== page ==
Before the 2006 election, I ventured recklessly to offer advice to GOP House candidates on how to hold their seat: defend the House’s “obstructionism” on immigration. Defend without apology that body’s heroic resistance to the overthrow of our national sovereignty. I venture now, in light of this fascinating report, the same advice:

“Fellow citizens, I know almost everyone is lecturing you about the need for what is called ‘comprehensive’ immigration reform. I know you have heard a great deal of fulmination against the ‘obstructionism’ of the House or Senate, as the case may be. Our leading newspapers tell you that we have ‘abandoned’ immigration reform. We have done no such thing. What we have done, in fact, is quite simple: we have blocked a terrible bill. Actually several bills: Bills that are cheered by the agitators who organized great crowds of people to march on our streets, which an edge of militancy, under the flag of a foreign power — the sort of thing that earlier generations of our countrymen would not have failed to call sedition. Bills virtually written by an organization calling itself The Race. Bills that even their authors have made no serious compass of. How many more immigrants these ‘reforms’ will bring to our shores is a matter for conjecture, with the figures rounded to the nearest million. Bills that betray the good men who guard our borders; bills that insult those immigrants respectful enough of our laws to endure our bureaucracy and enter the legal way; bills that subject us all to the tyranny of King Mammon. I tell you truly, fellow citizens, that I have not the least tincture of shame in admitting that I have done everything in my power, every trick of parliamentary guile, every artifice of obstruction, to block this legislation; nor that I will continue to do so, until I have no power left. I stand on this ground — that a plutocracy connives to dispossess our beloved nation — and on this ground I ask for your vote.”

Comments (17)

I'd love for the above speech, or something sufficiently similar thereto, to be taken up by some element of the political class. It's quite inspiring, and I believe that it would possess considerable resonance - particularly if adopted by a national party. Alas.

Sovereignty? Deliberate sense of the people?

Nah.

For me, it's much simpler - I don't want to pay $10.00 for a head of lettuce.

In keeping with some of the lowlights of American political history, we now, apparently, require a class of exploited helots in order to ensure that stuff is cheap enough to prevent us all from starving to death.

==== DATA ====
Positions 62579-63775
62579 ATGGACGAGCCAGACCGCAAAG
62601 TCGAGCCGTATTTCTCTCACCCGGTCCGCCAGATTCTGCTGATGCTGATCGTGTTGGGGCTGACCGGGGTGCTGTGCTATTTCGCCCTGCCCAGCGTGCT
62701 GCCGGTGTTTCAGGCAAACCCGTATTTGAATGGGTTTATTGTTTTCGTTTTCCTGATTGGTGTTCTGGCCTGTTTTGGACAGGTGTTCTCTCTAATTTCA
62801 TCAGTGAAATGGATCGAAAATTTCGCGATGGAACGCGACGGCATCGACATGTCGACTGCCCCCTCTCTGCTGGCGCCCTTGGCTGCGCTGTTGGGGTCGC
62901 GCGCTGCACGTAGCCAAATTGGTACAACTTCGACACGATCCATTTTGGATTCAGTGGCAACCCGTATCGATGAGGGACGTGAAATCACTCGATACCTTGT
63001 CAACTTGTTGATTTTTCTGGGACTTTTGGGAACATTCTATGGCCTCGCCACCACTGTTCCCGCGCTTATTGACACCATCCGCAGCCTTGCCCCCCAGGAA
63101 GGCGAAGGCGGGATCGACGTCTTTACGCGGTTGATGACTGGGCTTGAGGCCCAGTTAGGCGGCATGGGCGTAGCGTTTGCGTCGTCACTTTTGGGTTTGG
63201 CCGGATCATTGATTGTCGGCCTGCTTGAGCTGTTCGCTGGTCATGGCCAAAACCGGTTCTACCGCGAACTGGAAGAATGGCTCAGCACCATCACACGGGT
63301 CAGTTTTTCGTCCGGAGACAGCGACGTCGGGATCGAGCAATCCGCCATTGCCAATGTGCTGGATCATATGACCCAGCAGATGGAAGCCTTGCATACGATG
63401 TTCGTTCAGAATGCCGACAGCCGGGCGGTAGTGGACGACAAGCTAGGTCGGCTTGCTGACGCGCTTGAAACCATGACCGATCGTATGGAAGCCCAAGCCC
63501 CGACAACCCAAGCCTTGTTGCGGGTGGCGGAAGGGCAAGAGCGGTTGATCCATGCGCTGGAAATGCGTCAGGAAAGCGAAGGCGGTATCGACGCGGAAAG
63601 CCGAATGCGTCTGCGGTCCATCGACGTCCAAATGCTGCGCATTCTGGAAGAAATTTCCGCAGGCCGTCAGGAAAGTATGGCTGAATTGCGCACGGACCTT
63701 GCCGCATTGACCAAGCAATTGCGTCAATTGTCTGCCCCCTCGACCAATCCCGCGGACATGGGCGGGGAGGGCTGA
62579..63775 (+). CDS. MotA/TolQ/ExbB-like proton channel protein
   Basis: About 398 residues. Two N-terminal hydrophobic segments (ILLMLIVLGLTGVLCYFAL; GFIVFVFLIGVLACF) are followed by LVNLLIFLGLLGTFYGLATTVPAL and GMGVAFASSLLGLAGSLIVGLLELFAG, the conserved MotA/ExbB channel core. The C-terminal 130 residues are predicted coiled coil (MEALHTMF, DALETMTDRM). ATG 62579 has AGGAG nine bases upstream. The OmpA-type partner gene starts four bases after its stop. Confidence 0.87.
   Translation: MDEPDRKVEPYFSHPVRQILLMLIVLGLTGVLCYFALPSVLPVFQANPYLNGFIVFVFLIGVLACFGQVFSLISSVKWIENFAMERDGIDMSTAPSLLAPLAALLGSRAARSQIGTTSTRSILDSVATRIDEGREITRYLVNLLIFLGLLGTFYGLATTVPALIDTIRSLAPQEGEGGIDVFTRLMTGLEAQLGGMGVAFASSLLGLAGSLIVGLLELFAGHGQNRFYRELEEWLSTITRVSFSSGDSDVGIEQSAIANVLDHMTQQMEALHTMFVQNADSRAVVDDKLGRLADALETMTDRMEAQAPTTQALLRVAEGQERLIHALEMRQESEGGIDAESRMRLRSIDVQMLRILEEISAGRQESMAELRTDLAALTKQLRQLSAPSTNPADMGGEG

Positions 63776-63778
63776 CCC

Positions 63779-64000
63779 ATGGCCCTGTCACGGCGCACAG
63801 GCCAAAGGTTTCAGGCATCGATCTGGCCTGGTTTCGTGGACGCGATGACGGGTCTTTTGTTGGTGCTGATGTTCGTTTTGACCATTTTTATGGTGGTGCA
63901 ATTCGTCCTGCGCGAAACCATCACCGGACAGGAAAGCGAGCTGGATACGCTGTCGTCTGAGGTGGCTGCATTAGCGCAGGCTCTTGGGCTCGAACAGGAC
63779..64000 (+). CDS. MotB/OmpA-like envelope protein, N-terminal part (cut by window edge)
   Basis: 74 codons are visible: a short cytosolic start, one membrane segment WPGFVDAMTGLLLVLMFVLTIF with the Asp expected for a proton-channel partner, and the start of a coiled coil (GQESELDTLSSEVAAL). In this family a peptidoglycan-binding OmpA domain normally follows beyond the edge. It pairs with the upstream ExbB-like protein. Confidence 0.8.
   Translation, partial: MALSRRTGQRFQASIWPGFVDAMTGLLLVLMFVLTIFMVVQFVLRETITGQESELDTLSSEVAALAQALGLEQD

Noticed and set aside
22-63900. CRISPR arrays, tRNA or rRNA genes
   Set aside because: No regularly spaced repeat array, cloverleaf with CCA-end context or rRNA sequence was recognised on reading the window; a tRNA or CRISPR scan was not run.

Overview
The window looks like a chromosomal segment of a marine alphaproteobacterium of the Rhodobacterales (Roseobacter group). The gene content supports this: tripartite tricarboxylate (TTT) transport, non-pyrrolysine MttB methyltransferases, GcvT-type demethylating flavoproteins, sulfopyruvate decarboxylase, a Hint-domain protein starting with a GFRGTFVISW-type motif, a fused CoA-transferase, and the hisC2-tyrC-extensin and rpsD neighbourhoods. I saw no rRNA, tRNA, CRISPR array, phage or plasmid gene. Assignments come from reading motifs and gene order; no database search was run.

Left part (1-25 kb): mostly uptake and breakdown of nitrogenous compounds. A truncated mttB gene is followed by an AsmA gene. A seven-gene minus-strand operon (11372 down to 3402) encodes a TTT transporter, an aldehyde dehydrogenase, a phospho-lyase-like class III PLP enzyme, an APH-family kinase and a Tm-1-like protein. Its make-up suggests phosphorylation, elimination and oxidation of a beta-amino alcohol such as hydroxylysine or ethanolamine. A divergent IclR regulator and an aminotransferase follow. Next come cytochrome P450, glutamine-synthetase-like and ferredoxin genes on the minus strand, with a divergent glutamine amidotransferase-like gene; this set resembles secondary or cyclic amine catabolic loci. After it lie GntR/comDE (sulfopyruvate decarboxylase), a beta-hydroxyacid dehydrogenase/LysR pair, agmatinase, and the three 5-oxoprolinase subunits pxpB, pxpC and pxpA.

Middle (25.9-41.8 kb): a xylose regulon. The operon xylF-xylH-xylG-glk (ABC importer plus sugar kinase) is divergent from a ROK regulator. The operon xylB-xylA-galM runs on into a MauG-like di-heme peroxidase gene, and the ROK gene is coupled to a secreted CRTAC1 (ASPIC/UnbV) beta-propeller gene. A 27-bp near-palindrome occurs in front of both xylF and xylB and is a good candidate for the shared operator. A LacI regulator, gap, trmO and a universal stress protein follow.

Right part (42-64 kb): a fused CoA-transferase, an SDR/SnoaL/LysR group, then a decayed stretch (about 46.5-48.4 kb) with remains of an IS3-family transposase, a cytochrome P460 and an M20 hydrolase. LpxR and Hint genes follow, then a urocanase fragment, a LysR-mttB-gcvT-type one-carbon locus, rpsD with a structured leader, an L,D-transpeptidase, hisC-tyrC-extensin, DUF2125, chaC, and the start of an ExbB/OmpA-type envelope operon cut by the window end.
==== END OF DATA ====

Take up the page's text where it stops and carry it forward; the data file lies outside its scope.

Hey man, just grow your own. I hear lettuce grows wonderfully in seedbeds of old marijuana plants.

"a class of exploited helots"

Who said "exploited?" There are ways to keep things cheap without "exploitation." Exploitation is far, far excacerbated when it is a criminal business.

Let's legalize transient workers status, get them paying taxes, and remove the criminal element from it.

To me, that's a win-win situation.

If you're an immigration lawyer, a businessman employing transient labour, or otherwise a member of the political and economic elite, yes; otherwise, you're merely being taxed to provide social services and medical care for the transient labourers, which is a particularly grotesque and regressive form of wealth redistribution: from the middle-classes to the plutocrats and noncitizens. All, of course, because we're not the sort of nation that will ever go all Charles Dickens on the poor, whomever they happen to be.

The country benefits from the reduced price of goods. If you have data comparing the costs of employing $10/hr Americans to collect the country's produce and clean our hotel toilets with the foregone costs in social services, I would love to see it.

Otherwise, consider the humanity of the criminalization approach - the trailers stuffed with people, the cut fences in Arizona, the dehydrated crossing the desert....

It's the criminals that exploit them, not business.

I'm not much moved by the whole humanitarian worry. If we could deter the behavior, then people _wouldn't_ be going out into the desert. In a sense, our weird soft-heartedness and soft-headedness is luring people into risking their lives. We need to start enforcing our laws. As for the reduced price of goods, I'm sufficiently sympathetic to libertarian ideals that I'd consider the "$10/hr." argument to justify paying Americans less if possible. The work is there. I don't actually believe that Americans or those few _legal_ aliens that come in slowly (in my immigration-ideal world) won't do it. Yes, employers may pay more to begin with if they have only "legals" to deal with. But eventually I actually do trust the hand of the market to work that out. Maybe we should lower minimum wage!